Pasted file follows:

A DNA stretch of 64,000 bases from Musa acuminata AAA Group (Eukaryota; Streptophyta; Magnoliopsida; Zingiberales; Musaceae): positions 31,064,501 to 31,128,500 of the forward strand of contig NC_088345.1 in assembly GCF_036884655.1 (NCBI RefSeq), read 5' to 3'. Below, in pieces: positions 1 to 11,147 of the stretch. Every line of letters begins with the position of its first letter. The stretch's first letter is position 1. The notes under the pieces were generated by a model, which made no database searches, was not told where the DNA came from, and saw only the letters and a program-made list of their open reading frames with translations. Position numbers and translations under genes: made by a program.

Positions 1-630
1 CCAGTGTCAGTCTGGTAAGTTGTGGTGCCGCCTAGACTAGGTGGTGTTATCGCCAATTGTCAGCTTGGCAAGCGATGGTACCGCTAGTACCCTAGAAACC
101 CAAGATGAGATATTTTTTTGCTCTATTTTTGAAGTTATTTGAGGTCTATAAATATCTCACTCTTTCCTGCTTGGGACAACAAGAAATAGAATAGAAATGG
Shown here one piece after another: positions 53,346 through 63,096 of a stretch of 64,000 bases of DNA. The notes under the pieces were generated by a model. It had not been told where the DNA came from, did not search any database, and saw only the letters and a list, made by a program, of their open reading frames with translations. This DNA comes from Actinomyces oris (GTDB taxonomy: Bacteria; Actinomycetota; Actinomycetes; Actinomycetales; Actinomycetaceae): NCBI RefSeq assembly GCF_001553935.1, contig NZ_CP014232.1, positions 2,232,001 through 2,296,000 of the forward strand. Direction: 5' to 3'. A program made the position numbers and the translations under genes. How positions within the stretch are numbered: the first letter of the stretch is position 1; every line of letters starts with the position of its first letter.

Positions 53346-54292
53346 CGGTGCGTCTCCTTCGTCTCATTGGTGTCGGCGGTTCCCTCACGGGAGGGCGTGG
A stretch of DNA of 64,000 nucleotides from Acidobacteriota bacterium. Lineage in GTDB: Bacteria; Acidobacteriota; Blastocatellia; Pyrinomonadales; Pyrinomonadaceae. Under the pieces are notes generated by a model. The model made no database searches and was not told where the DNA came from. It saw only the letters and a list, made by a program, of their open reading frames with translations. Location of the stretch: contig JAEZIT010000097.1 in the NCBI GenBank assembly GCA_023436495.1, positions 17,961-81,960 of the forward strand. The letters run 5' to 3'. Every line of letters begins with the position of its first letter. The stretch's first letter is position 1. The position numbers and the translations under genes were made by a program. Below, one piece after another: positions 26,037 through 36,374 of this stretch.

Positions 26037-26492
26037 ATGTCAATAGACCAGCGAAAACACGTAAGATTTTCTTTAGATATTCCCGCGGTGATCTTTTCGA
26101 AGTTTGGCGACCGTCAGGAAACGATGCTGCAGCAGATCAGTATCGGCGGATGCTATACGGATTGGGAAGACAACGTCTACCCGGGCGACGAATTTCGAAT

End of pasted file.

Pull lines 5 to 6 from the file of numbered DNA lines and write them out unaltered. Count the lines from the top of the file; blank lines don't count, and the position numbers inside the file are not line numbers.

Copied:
Shown here one piece after another: positions 53,346 through 63,096 of a stretch of 64,000 bases of DNA. The notes under the pieces were generated by a model. It had not been told where the DNA came from, did not search any database, and saw only the letters and a list, made by a program, of their open reading frames with translations. This DNA comes from Actinomyces oris (GTDB taxonomy: Bacteria; Actinomycetota; Actinomycetes; Actinomycetales; Actinomycetaceae): NCBI RefSeq assembly GCF_001553935.1, contig NZ_CP014232.1, positions 2,232,001 through 2,296,000 of the forward strand. Direction: 5' to 3'. A program made the position numbers and the translations under genes. How positions within the stretch are numbered: the first letter of the stretch is position 1; every line of letters starts with the position of its first letter.

Positions 53346-54292